In the morning hours of 6 April 2017, the Ministry of Interior and National Security in the Gaza Strip executed A.M. 55, W.A. 42, and A.SH. 32, all sentenced to death after being convicted with “collaboration with the Israeli occupation.” Al Mezan Center for Human Rights expresses grave concern and strongly condemns the execution of death sentences, which are increasingly issued by the authorities in the Gaza Strip in a manner that contravenes Palestinian law. Al Mezan calls for the abolition of death penalty in Palestine.
On Monday, 17 October 2016, the High Military Court in the Gaza Strip upheld death sentence by hanging for A.M, 54, resident of Khan Younis, previously issued by the Permanent Military Court (PMC) on 16 March 2015. The military prosecutor accused A.M. of collaborating with the Israeli occupation, and on 17 April 2011 ordered detention. Initially, the Permanent Military Court sentenced A.M to 15 years in prison; however, the military prosecution appealed the ruling, and the sentence was changed to death penalty.
On Monday 18 April 2016, the Permanent Military Court sentenced W.A, 42, from Gaza to death by hanging after convicting him of “spying and giving information about the Palestinian resistance to the Israeli occupation.” W.A was arrested by the security forces and in detention since 17 April 2011 until the execution.
On 19 February 2017, the High Military Court both refused an appeal by A.M., – making the sentence final – and approved the ruling on death sentence against W.A.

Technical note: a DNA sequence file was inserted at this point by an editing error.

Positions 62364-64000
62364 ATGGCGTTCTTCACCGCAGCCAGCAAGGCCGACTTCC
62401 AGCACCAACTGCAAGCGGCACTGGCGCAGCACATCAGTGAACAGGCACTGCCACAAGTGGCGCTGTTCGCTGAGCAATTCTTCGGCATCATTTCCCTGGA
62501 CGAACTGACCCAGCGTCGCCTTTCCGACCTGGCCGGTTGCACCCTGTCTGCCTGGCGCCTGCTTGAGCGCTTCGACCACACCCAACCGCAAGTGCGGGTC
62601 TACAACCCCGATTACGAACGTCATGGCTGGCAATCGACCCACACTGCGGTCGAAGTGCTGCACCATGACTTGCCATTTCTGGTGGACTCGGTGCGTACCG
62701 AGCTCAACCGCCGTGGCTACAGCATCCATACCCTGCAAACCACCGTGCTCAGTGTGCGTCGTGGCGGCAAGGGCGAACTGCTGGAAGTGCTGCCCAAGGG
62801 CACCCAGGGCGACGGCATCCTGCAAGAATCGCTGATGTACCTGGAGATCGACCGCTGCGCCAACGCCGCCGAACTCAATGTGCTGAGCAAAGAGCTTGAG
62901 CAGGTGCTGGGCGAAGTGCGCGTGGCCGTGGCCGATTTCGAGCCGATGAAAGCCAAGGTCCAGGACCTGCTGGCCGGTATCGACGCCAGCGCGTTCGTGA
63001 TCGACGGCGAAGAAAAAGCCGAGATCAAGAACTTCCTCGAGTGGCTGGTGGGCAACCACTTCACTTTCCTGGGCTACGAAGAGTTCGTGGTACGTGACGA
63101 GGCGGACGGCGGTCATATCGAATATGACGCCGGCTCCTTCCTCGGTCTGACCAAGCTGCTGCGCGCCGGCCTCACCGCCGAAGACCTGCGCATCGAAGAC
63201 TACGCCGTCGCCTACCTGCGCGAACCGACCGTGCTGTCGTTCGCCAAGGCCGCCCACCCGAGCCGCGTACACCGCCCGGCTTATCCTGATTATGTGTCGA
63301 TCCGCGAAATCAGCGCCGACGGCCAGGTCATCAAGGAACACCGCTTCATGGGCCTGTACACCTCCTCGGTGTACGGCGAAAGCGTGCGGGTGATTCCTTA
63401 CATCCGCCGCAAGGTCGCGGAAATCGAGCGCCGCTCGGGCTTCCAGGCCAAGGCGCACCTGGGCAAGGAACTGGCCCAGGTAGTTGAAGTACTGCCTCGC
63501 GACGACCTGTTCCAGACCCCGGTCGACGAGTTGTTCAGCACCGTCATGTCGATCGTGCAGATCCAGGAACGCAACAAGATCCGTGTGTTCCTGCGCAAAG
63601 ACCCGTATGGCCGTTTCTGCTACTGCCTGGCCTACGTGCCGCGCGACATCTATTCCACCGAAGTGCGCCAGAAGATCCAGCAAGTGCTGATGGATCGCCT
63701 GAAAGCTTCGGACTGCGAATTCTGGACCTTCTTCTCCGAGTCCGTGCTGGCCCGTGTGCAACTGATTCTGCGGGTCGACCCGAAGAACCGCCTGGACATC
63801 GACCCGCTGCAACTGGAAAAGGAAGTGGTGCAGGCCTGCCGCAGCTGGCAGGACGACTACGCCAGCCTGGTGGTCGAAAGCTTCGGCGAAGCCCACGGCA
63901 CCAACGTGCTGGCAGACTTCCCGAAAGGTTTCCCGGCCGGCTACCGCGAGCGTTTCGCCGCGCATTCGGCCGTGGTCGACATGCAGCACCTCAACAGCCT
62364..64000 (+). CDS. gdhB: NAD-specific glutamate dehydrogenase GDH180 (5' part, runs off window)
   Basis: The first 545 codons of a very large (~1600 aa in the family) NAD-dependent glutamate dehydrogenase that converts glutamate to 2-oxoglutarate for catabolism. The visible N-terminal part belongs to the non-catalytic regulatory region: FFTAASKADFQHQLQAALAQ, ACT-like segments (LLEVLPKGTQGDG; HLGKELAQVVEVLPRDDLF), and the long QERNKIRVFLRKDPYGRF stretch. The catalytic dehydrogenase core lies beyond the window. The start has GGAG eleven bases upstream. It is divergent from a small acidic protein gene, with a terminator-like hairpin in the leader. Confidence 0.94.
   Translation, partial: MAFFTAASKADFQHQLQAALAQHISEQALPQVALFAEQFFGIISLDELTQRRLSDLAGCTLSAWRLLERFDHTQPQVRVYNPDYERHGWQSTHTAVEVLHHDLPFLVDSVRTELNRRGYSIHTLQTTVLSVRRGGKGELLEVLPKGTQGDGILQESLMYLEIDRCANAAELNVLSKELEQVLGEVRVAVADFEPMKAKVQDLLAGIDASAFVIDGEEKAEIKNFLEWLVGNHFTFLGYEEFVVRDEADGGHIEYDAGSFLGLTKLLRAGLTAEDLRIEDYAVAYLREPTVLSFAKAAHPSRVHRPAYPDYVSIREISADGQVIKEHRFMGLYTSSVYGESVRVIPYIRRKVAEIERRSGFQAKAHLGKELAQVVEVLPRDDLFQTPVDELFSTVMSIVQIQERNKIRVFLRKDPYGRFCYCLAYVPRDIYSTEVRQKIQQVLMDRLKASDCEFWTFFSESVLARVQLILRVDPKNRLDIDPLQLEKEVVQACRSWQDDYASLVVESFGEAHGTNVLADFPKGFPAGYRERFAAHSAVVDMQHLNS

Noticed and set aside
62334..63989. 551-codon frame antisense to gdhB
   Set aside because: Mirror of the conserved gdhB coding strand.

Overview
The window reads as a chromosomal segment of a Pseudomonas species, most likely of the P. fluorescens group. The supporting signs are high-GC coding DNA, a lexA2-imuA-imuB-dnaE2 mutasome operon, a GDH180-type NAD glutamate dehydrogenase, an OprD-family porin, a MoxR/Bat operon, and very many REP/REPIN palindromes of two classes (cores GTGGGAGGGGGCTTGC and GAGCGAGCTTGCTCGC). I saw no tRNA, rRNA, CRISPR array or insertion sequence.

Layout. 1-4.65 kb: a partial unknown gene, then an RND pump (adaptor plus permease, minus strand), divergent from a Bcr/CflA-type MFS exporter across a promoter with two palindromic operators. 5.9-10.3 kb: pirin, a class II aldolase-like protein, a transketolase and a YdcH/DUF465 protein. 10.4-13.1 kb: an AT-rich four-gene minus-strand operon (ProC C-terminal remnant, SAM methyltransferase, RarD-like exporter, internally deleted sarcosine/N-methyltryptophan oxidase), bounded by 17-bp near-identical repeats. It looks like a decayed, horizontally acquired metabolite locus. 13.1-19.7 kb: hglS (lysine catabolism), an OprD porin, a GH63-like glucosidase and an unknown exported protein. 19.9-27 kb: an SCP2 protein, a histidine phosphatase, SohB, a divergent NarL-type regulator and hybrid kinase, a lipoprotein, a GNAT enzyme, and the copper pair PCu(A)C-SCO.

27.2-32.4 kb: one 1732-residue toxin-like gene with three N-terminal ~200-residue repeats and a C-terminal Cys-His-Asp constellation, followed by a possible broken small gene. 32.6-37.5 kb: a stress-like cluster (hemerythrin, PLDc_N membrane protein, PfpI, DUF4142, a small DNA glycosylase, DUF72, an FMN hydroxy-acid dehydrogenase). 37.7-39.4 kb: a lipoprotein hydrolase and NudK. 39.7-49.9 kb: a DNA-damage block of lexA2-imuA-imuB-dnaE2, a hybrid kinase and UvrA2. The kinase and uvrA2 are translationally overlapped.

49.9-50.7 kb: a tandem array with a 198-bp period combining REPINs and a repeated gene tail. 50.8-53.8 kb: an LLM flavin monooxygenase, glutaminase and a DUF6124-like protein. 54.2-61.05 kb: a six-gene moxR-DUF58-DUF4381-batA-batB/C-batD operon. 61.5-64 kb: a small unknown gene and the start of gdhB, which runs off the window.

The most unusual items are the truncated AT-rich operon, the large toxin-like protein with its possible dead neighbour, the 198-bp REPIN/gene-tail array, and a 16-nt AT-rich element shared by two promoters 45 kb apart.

On Thursday, 6 August 2015, the Permanent Military Court sentenced A.SH, from Al Naser neighborhood to death by hanging after a trial in which he was convicted of collaboration with the Israeli occupation. On Monday, 18 April 2016, the High Military Court approved the death sentence ruling.
According to Al Mezan’s monitoring of death sentences in Gaza, in the period between 15 July 2007 and 6 April 2017, 125 death sentences were pronounced and then upheld by the Gaza authorities. 62 of the convictions were based on “security-related” charges, while 63 were issued for criminal charges. During the same period, 64 people were executed – 47 for security-related charges and 17 for criminal charges. Of these, 37 were killed in extra-judicial executions conducted by armed groups.
Al Mezan condemns the continued use of death penalty in Palestine in contravention of Palestinian law, and despite the universal trend that calls for unconditional abolition of the practice. Al Mezan expresses deep concern by the continued implementation of the death penalty in Gaza, where authorities act in violation of the judicial procedures in Palestine. The 2001 Palestinian Code of Criminal Procedure, No. 3, clearly stipulates that any execution of a death sentence must be approved by the Palestinian President. Article 409 clearly affirms that, “[t]he death sentence shall not be executed without the ratification of the State President”.
As a matter of principle, Al Mezan reasserts the absolute rejection of the use of death sentence as a punitive measure. Death penalty does not deter crime; furthermore, it is cruel and degrading. Until death penalty is abolished, Al Mezan asserts that restrictions imposed by the Palestinian legislation, which aim at providing basic protections, must be respected at all times. Al Mezan further highlights the fundamental obligation of abiding by international instruments which the State of Palestine has ratified, particularly in this case the Article 6 of the International Covenant on Civil and Political Rights.